It was really important that it be in one unbroken shot, for many reasons. One was that it needed to start when the sun is up and end when the sun has gone under the horizon, because there’s this really crazy thing that always happens: The bird stops singing. The birds sing a lot just before the sun sets, and then as soon as the sun sets [the singing] just stops. So at the beginning of that scene there are a lot of bird sounds, and then at the end of that scene it’s silent, which is important somehow. Obviously no one notices that, but I think you can kind of feel it. When you’re moving through the world there are all these things that give you an impression and change your experience even though you aren’t recognizing them one by one.
Paste: And then the other scene, the drunken shenanigans scene, where the group of guys take that one kid off into the woods and dump Cheetos on him.
Skoog: That comes from a really strange story; maybe I should tell that anecdote. When I started working on this a few years ago, since I was thinking about seasonal workers from the outset, my partner told me something. She gave me this SD card she had gotten when she was a teenager, when she had a lot of romances with older and more or less famous poets. One of them got really infatuated with her and he kept courting her when it was already over, and he kept coming around with gifts. And one gift was this SD card, and he said, ‘I was just sitting on the beach of the Southern islands in Denmark, and then this SD card came up with the ocean.’ Which sounds very suspicious, obviously. And he was like, ‘I don’t know how computers work, maybe I could come home to you and we can look at this SD card.’ Which sounds like a horror movie, but I’m not building up to some horror or thriller scene, it’s not like that. But then she said, ‘Come and we’ll look at it.’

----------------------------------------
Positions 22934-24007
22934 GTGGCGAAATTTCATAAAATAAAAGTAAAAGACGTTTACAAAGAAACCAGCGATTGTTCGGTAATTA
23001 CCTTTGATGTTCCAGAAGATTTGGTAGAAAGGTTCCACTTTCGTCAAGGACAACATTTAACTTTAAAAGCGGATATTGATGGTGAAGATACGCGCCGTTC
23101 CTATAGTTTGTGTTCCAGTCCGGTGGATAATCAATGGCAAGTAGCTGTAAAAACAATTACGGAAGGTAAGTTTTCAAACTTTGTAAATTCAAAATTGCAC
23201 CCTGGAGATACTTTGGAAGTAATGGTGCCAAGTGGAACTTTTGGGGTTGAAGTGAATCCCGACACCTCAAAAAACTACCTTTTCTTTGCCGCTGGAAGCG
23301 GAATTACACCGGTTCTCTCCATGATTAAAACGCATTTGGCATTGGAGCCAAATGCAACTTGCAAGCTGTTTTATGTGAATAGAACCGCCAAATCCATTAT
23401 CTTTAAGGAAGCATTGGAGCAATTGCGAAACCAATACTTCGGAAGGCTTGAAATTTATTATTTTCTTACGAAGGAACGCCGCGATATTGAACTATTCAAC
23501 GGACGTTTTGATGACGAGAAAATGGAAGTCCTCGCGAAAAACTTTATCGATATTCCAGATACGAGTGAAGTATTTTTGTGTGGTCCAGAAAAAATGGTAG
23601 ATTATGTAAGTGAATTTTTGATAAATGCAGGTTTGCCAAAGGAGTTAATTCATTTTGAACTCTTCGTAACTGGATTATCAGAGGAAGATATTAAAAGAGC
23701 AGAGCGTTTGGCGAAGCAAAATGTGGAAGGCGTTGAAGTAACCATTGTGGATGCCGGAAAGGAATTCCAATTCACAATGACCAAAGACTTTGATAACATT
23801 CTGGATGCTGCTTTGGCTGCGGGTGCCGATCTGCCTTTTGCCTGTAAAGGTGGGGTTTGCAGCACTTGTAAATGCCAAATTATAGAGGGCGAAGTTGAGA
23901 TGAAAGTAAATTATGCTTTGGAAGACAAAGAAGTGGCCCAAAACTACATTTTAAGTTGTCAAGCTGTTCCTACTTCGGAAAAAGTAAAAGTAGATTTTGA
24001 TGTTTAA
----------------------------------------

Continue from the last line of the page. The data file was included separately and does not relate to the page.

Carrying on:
On that SD card were all these photographs of younger Eastern European men; [we] couldn’t determine what language they were speaking. [The men] were sitting in this forest drinking. And first it was photographs, and you could see them getting more and more drunk. It was clear the youngest kid, who was clearly a teenager, was not as good at drinking as the other guys. And at the end, he’s really fading, melting into the vegetation, and the other guys are joking with him, kind of lovingly but also really rough. And they’re also taking hunting pictures with him, as a killed animal, and they are standing there joking like they have guns—they didn’t have guns—but they are standing there joking like when you’ve shot a deer or something, and he’s just completely crashed. And when you’re watching it the first time, it’s pretty scary because you’re like ‘What the fuck is going on? Whoa, did he die or something?’ And the last two images on the card are them walking back into the village. It’s this really really intense document of seeing this young kid just melting into the vegetation. So when I started talking about Eastern Europeans working in Scandinavia, she immediately thought of that card and gave it to me. So that’s the starting point for that scene.
That scene is a set-up. Everyone knew what was going to happen, and Aron doesn’t get that drunk, but they’re his real friends from primary school that he hadn’t seen for years. So they are still all living in the region and he lives in the capital in Stockholm, so it also had this really strange other thing going on, them meeting each other for the first time again. That was really fucking intense to do that scene, for Aron. Even if he wasn’t as drunk as he looks in that scene, he was hungover just from the emotions of making it.
When I was younger I used getting destroyed to kind of reset my life. This way of getting from a sad place or a good place to the next point was somehow to get trashed, and then you could have this [weird next] day. And that’s also what this thing of Aron meeting the cows is [at the end]. If you’re really hungover, destroyed in that way, the world is very intense for you if you have to go out and move through it. If he wouldn’t have [experienced those intense feelings] after getting so drunk the night before, maybe he wouldn’t have been able to meet the cows. But that’s a dangerous thing to talk about, because it’s both an answer to the film and makes [Ridge] more mysterious.
Daniel Christian is a writer and filmmaker based in Columbia, Missouri. In addition to Paste, he has written for Filmmaker Magazine and No Film School. You can follow him on Twitter.